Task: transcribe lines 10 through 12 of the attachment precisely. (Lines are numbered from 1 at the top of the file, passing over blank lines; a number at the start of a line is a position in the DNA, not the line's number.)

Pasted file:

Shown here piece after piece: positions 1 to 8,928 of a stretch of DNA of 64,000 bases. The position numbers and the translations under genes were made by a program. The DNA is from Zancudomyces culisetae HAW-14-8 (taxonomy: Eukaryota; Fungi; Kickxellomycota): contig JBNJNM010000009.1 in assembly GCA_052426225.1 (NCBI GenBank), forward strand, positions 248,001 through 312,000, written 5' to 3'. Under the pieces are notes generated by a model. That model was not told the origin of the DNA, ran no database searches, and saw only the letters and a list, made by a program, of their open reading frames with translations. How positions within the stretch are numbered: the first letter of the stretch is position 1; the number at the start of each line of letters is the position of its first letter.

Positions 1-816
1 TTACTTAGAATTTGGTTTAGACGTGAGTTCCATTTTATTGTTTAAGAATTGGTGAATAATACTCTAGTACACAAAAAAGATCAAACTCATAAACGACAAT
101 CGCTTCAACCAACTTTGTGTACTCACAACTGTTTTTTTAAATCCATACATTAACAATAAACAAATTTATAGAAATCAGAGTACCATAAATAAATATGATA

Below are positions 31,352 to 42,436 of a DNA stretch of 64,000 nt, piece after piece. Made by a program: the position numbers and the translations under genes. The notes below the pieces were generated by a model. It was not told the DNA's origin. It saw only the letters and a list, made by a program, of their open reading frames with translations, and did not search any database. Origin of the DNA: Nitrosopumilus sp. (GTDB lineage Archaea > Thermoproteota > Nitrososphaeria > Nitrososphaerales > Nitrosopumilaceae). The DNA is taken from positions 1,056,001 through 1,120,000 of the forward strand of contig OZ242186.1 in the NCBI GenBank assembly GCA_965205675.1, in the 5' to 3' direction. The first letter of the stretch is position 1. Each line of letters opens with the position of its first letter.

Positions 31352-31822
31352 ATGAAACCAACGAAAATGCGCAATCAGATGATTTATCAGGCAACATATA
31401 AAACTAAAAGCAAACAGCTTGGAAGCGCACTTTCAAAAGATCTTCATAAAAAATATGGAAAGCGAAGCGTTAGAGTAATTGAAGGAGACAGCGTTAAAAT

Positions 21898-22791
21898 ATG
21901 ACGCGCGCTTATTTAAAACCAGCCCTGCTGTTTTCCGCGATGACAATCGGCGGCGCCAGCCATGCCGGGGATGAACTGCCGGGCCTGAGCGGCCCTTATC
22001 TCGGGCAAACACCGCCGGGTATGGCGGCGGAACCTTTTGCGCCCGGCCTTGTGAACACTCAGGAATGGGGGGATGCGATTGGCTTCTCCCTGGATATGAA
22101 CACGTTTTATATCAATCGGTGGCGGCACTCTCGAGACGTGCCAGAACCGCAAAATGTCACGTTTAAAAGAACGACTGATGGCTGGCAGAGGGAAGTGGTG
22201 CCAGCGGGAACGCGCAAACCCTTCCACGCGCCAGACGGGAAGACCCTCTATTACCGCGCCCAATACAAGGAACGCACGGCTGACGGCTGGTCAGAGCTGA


21898 ATG
21901 ACGCGCGCTTATTTAAAACCAGCCCTGCTGTTTTCCGCGATGACAATCGGCGGCGCCAGCCATGCCGGGGATGAACTGCCGGGCCTGAGCGGCCCTTATC
22001 TCGGGCAAACACCGCCGGGTATGGCGGCGGAACCTTTTGCGCCCGGCCTTGTGAACACTCAGGAATGGGGGGATGCGATTGGCTTCTCCCTGGATATGAA